But the general public, and especially the elderly, young children and anyone with a weakened immune system should only be served food that has been made and stored in accordance with safe food handling practices. judge.gif

Previous threads on whether cream cheese frosting requires refrigeration:
(Also has best cream cheese recipes and "Why cream cheese frosting isn't good for decorating".)

http://www.cakecentral.com/cake-decorating-ftopicp-6139624.html

Safe food handling of unrefrigerated cream cheese:
(Usually required to discard after 2 hours but found sites that said after 4-5 hrs. WITHOUT refrigeration.)

http://tinyurl.com/5zzkpt

http://tinyurl.com/5mzxzk

http://tinyurl.com/5wb5l9

Stepping down from the soapbox now....

Mike1394 Posted 14 Nov 2008 , 5:29pm
post #11 of 25

I disagree Jan. No matter the amount of a perishable food that isn't cooked needs to be refrigerated.

Mike

JanH Posted 14 Nov 2008 , 6:21pm
post #12 of 25

Well, Mike, you can't go wrong with "Better Safe Than Sorry". icon_smile.gif

kimblyd Posted 14 Nov 2008 , 6:36pm
post #13 of 25

Guess I'll be putting my uneaten carrot cake in the fridge from now on since I am fast approaching the "elderly" category. icon_lol.gif

Seriously, this is good advice from experts who know. Thanks for sharing. icon_biggrin.gif

Kim

scrabblemomof1 Posted 14 Nov 2008 , 6:53pm
post #14 of 25

With fondant not being able to go in the refrigerator, what if the cake has cream cheese icing under the fondant. How would you work that out? None of my "teachers" in any of my cake decorating classes have been able to answer this question icon_sad.gif . Does this mean I cannot cover the cake with fondant until I am ready to take it out the fridge, the day of my event icon_confused.gif ?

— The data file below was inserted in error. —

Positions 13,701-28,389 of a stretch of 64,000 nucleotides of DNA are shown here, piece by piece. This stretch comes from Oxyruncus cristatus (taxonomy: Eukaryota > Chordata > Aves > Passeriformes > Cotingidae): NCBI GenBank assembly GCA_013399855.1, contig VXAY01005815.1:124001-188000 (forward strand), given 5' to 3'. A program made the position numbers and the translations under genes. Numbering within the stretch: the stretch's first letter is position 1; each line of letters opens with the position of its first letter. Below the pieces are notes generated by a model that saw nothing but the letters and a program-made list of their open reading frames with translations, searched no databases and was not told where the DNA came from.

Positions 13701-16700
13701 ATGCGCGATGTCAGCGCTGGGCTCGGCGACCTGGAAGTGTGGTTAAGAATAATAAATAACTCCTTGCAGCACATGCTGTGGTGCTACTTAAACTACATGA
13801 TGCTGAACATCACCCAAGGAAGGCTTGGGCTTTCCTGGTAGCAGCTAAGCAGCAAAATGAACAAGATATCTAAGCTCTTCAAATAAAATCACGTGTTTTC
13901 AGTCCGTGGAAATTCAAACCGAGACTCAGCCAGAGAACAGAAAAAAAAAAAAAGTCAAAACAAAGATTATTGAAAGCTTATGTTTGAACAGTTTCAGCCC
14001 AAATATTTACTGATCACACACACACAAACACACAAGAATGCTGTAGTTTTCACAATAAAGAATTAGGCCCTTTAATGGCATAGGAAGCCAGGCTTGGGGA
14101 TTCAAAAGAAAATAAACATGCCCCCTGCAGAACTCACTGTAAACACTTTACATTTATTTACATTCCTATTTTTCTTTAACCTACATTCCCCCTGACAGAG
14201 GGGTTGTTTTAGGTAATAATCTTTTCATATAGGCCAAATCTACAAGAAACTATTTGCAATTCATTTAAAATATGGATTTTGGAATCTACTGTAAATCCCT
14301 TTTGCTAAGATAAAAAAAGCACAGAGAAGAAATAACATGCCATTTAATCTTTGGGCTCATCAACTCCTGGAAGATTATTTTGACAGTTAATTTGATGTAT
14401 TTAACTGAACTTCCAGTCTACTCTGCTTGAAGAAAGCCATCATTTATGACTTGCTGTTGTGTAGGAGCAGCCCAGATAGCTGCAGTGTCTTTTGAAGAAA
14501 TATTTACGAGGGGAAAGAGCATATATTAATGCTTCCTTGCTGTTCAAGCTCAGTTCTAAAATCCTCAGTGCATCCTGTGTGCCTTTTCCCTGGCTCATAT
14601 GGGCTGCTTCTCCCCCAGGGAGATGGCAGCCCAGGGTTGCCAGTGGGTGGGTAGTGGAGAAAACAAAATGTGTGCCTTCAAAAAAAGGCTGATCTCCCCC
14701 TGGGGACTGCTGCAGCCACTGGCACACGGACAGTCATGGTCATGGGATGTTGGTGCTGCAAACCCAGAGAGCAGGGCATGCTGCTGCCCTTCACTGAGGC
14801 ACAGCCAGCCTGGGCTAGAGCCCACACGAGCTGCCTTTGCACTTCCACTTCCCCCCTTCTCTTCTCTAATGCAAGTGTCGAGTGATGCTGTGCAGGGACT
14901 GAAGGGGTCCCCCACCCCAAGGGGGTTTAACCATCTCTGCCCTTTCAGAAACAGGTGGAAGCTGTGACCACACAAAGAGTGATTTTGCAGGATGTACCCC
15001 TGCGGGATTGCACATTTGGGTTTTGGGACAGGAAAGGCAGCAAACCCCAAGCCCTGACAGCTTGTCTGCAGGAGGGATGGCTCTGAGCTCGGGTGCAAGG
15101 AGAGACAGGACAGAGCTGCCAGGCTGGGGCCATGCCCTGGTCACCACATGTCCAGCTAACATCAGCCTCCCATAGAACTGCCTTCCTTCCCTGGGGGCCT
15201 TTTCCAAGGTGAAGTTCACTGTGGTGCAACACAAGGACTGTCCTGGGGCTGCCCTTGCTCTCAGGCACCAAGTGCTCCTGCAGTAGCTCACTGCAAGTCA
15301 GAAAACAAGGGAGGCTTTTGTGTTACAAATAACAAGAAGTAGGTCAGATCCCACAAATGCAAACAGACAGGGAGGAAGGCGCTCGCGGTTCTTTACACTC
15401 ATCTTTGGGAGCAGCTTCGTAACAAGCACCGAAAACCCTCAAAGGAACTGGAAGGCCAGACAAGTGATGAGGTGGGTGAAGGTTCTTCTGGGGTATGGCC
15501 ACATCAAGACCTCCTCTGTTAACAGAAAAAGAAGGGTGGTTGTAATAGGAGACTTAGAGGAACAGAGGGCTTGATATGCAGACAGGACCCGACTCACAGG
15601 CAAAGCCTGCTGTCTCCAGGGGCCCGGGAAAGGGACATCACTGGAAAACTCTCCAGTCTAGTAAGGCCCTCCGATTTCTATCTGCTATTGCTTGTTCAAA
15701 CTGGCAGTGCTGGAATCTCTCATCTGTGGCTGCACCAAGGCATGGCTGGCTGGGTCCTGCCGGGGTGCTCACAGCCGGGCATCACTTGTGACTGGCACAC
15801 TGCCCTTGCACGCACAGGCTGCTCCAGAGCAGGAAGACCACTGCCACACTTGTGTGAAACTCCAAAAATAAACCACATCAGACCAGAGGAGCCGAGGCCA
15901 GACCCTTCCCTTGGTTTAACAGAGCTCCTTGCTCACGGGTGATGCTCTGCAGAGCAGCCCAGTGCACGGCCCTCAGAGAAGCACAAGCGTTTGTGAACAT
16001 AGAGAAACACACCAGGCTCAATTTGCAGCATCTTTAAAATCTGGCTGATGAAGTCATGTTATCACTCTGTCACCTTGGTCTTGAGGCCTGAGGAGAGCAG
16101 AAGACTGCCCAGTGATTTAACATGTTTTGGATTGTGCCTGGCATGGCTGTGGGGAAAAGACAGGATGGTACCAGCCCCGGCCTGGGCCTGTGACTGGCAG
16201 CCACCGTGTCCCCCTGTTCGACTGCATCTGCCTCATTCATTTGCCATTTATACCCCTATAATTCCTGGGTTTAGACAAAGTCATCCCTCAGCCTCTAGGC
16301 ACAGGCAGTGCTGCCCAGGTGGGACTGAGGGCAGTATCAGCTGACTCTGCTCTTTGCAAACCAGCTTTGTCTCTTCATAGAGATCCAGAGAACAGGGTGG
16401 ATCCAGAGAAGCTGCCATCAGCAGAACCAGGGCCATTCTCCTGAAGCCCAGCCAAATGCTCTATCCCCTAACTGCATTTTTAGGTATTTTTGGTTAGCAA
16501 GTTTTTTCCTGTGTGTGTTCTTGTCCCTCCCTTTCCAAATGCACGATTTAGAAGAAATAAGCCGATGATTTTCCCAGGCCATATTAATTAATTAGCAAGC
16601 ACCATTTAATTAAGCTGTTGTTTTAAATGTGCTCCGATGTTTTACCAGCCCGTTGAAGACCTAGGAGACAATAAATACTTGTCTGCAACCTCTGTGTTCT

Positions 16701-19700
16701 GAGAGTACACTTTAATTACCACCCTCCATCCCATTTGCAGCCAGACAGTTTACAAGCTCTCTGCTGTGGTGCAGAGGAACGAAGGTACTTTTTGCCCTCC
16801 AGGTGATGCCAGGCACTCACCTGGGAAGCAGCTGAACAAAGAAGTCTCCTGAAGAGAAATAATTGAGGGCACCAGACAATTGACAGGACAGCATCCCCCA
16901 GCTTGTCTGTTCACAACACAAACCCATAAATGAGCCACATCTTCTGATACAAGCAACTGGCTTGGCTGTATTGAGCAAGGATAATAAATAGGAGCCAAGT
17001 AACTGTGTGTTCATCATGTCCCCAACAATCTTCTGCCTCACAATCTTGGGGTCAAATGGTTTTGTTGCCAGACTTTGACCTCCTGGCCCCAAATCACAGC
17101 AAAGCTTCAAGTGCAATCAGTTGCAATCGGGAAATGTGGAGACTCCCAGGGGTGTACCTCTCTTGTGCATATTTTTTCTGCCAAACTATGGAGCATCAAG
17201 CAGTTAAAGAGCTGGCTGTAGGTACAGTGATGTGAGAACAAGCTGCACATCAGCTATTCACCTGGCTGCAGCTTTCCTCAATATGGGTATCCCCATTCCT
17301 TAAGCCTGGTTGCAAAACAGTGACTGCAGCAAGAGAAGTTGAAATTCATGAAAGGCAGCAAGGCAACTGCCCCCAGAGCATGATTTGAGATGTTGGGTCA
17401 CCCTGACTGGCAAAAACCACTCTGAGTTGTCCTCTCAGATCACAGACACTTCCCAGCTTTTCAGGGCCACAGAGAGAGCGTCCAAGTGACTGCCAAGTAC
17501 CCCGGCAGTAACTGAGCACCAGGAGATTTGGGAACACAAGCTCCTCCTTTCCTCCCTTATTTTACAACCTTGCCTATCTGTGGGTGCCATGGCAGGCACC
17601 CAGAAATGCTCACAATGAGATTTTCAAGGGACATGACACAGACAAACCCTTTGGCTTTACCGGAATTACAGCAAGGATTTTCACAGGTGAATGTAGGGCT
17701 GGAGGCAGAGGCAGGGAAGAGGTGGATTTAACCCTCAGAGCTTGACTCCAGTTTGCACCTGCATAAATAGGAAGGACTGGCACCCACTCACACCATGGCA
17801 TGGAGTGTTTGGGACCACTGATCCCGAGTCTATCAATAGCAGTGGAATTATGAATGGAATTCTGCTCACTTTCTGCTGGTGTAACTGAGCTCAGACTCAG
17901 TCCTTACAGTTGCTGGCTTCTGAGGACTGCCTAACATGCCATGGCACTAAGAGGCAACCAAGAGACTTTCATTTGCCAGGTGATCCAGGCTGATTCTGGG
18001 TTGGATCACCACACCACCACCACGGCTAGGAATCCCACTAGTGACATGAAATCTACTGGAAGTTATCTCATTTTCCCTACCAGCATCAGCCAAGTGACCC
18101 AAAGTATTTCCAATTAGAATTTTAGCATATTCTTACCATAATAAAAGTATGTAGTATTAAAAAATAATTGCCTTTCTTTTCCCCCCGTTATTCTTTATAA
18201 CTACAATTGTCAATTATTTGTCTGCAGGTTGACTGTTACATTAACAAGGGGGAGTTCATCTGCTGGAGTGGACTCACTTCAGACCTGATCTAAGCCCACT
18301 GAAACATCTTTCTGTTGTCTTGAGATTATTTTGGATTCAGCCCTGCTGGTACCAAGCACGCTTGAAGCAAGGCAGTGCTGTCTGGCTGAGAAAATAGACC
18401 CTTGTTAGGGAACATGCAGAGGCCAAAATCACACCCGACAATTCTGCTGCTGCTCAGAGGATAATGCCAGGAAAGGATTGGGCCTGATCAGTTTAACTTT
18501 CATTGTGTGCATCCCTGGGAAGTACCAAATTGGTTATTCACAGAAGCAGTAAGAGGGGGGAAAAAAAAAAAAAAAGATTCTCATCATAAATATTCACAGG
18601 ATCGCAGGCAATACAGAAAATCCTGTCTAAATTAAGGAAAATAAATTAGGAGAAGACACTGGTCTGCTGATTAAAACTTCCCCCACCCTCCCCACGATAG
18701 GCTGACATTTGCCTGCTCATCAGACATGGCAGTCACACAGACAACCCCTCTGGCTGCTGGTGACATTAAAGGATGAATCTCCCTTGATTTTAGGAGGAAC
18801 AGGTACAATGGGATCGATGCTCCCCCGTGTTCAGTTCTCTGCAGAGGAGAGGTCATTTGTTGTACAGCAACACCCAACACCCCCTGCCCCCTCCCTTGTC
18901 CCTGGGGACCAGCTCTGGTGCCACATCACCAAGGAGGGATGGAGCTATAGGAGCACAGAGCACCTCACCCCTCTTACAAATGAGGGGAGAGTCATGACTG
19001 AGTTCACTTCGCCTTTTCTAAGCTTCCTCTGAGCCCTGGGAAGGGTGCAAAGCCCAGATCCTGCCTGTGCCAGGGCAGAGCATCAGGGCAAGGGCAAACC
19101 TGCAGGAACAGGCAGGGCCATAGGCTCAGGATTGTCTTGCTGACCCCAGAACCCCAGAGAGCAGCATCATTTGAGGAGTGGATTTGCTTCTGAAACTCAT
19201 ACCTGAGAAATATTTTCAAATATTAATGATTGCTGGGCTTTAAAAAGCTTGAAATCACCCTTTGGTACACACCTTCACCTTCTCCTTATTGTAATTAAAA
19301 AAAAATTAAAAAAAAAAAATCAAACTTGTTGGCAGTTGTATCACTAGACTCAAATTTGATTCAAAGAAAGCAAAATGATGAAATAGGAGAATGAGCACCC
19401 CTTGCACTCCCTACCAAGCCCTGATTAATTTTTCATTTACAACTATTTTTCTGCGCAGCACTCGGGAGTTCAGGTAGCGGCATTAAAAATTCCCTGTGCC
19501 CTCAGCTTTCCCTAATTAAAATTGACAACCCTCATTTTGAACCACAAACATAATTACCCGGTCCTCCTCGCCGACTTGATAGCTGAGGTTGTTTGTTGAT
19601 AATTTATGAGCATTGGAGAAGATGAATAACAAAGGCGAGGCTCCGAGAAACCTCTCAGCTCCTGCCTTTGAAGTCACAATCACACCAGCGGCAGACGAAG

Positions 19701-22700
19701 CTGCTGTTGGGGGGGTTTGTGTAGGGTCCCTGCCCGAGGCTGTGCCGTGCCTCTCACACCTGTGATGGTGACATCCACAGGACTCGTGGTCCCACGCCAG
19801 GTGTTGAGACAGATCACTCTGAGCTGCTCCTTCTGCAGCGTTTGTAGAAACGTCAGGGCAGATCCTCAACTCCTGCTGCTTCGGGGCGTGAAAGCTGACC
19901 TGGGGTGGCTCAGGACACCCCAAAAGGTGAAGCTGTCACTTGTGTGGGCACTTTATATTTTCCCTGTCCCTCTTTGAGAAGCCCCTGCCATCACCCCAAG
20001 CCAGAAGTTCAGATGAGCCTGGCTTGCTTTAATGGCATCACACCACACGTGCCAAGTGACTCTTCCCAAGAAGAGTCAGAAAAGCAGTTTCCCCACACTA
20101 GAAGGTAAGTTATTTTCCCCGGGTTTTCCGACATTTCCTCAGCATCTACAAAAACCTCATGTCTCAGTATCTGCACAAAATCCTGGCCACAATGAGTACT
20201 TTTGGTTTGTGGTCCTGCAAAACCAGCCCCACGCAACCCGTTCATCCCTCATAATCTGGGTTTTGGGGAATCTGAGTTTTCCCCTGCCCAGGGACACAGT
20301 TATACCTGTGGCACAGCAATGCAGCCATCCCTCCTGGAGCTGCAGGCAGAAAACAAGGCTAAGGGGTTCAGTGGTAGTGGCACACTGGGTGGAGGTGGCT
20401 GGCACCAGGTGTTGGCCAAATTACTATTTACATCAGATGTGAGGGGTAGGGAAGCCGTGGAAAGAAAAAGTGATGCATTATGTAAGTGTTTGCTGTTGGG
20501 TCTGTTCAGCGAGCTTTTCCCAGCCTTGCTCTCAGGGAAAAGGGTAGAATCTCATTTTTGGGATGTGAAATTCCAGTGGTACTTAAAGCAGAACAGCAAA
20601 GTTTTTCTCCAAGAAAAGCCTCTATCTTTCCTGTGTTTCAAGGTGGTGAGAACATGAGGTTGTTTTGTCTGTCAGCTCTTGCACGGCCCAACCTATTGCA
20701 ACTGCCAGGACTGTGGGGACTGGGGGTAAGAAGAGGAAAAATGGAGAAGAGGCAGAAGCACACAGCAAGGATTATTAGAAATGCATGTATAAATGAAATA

Thanks

-K8memphis Posted 14 Nov 2008 , 7:01pm
post #15 of 25
Quote:
Originally Posted by scrabblemomof1

With fondant not being able to go in the refrigerator, what if the cake has cream cheese icing under the fondant. How would you work that out? None of my "teachers" in any of my cake decorating classes have been able to answer this question icon_sad.gif . Does this mean I cannot cover the cake with fondant until I am ready to take it out the fridge, the day of my event icon_confused.gif ?

Thanks




If you are of the mind that fondant cannot be refrigerated then you can't use cream cheese. You could use cream cheese flavor though.

scrabblemomof1 Posted 14 Nov 2008 , 7:40pm
post #16 of 25
Quote:
Originally Posted by k8memphis

If you are of the mind that fondant cannot be refrigerated then you can't use cream cheese. You could use cream cheese flavor though.




I don't think i'm in the mind that it can't be refrigerated. I'm just repeating what i've been told. This is my first time with a request of cream cheese buttercream under fondant. Have you used the Lorann cream cheese oil flavoring? Is that what you mean?

crisseyann Posted 14 Nov 2008 , 7:58pm
post #17 of 25

I am also with the "better safe than sorry" doctrine. Too many ifs with it, ya know>? Just MY two cents. icon_biggrin.gif

ladyonzlake Posted 14 Nov 2008 , 8:20pm
post #18 of 25

If it can be refrigerated that is what I would recommend. I did leave my pumpkin cake out with cream cheese frosting and it was fine, but it was for me not a customer.

It drives me crazy on the controversy (sp?) over refrigerating fondant. YES you can refrigerate it. I do it all of the time with every single one of my cakes. It's more tempermental in hot weather but I just keep my kitchen airconditioned and bring it out of the frig. into the aircondtion room. It may sweat but no biggy it will evaporate as it come to room temperature. This time of year (I'm in Washington) I have no issues at all with it.

CocoaBlondie Posted 14 Nov 2008 , 8:43pm
post #19 of 25
Quote:
Originally Posted by k8memphis

If you feel confident in your product and are certain that unrefrigerated cream cheese icing will not unfavorably impact anyone with a touchy stomach or anyone that is very old and has fragile health and you would be happy if anyone took a little swipe of icing and put a fingerful into a baby's mouth then leave the cake unrefrigerated.

But if you think that you would want to cya if someone came back and questioned your methods in the unlikely event that someone got sick and came to talk to you then play it safe.